A photo on the cover of Tuesday’s New York Post depicting a man struggling to climb off a subway track before he was fatally struck by a train has drawn heated reactions — specifically chastising the paper and the photographer. Editor's note: The image appears below, and some viewers may find it disturbing. Scroll down to see the picture, or navigate away from the page to avoid it.
Queens man Ki Suk Han, 58, died after he was pushed on the tracks by an unnamed attacker moments before an oncoming train arrived at the 49th Street N, R, Q subway platform in Manhattan on Monday afternoon, according to police. On Tuesday afternoon, police confirmed they had someone in custody in connection with the attack. The photographer who shot the chilling image, New York Post freelancer R. Umar Abbasi, has sparked outrage on social media from those wondering why he did not do something to help pull Han off the track instead of taking pictures.
Abbasi told the New York Post that he started running toward Han and hitting the flash on his camera while shooting photos, hoping to catch the attention of the train’s driver.
“The most painful part was I could see him getting closer to the edge. He was getting so close,’’ Abbasi told The Post. “And people were running toward him and the train. I didn’t think about [the attacker] until after. In that moment, I just wanted to warn the train – to try and save a life.”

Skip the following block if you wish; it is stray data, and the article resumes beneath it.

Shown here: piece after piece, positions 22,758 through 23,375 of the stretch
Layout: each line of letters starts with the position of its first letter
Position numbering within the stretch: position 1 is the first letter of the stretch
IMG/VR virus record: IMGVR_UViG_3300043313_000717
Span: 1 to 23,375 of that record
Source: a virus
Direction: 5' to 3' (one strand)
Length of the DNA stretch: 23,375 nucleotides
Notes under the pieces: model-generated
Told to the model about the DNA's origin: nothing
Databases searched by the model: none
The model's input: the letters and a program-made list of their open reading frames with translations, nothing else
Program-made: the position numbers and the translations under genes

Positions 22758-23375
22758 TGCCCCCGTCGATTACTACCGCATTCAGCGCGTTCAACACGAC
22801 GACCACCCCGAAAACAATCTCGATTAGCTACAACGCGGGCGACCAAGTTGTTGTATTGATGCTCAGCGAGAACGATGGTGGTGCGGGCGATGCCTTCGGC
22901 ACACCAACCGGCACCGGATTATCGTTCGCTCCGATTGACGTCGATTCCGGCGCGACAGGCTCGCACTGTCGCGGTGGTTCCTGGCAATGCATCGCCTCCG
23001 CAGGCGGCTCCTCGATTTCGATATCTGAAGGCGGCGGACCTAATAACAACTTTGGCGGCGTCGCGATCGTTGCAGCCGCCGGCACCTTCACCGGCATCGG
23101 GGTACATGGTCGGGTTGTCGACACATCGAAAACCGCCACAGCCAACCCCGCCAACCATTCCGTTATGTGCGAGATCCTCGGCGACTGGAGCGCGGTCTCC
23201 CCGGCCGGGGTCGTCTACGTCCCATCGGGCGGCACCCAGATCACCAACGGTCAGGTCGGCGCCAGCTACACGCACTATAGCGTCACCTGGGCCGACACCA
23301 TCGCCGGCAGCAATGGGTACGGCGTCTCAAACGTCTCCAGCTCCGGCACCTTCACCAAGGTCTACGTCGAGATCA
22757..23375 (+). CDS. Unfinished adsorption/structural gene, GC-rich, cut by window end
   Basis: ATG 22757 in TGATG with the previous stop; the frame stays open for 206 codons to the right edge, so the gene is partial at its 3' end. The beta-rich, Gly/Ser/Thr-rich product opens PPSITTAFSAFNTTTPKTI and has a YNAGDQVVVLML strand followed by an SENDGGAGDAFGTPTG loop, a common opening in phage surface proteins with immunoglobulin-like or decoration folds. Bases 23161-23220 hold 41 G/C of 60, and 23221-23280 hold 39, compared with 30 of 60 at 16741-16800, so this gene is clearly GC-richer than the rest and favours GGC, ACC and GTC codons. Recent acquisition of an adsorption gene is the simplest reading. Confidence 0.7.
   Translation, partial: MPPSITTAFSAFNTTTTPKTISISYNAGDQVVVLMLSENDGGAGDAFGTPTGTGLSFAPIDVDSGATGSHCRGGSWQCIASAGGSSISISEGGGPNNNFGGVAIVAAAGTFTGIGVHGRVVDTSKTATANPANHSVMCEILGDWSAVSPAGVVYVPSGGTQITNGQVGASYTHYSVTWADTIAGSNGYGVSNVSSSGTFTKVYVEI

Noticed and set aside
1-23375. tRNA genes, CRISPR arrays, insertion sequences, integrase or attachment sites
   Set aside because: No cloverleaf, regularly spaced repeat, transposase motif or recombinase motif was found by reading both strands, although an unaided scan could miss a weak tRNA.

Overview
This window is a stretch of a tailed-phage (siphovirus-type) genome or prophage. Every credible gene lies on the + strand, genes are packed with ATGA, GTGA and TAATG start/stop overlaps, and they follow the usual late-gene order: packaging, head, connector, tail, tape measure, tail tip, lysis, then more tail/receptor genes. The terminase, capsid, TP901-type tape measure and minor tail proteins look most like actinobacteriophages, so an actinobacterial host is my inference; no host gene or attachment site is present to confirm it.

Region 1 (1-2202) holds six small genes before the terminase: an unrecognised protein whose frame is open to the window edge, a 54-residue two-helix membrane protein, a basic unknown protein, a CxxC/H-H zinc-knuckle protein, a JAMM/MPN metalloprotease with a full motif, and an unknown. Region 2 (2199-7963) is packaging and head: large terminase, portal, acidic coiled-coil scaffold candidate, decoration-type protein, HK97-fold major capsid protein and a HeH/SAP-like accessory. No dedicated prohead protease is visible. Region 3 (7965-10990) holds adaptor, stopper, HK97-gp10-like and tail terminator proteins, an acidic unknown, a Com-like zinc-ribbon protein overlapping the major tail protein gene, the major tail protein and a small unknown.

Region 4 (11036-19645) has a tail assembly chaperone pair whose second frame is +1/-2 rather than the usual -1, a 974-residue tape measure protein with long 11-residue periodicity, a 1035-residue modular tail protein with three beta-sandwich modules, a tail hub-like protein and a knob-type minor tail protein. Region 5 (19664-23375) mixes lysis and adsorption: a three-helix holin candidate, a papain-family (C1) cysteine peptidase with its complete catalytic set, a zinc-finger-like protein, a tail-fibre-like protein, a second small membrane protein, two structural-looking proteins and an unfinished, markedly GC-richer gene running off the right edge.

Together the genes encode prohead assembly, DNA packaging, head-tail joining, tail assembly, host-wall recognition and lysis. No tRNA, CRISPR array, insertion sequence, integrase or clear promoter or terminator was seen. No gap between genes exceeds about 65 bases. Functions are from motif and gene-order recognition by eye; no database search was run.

New York Post grimly captures moment before man is struck by subway after being pushed onto tracks. twitter.com/nytjim/status/…— Jim Roberts (@nytjim) December 4, 2012
In the Twitterverse and elsewhere, many are not buying that explanation. One is hard-pressed to find anyone defending Abbasi's actions.
“Getting a conductor's attention with a flash — and maybe even blinding him with it — doesn't seem like the way you'd necessarily help someone that's clinging to the subway platform,’’ wrote The Atlantic’s Alexander Abad-Santos.
The New York Post’s decision to run the photo at all, particularly on the cover with the headline “Doomed,” has also been questioned online, given that it shows the final moments of a man’s life. There also have been those defending Abbasi by saying not all of the facts are known yet and that the real culprit is the man who pushed Han on the tracks.
The perpetrator has been described as a panhandler who was cursing and intimidating strangers before Han went to try to calm him down. The man then flung Han on the tracks, police and witnesses told The Post.
Take a look at a sampling of reactions to the photo and tell us, what do you think the photographer should have done?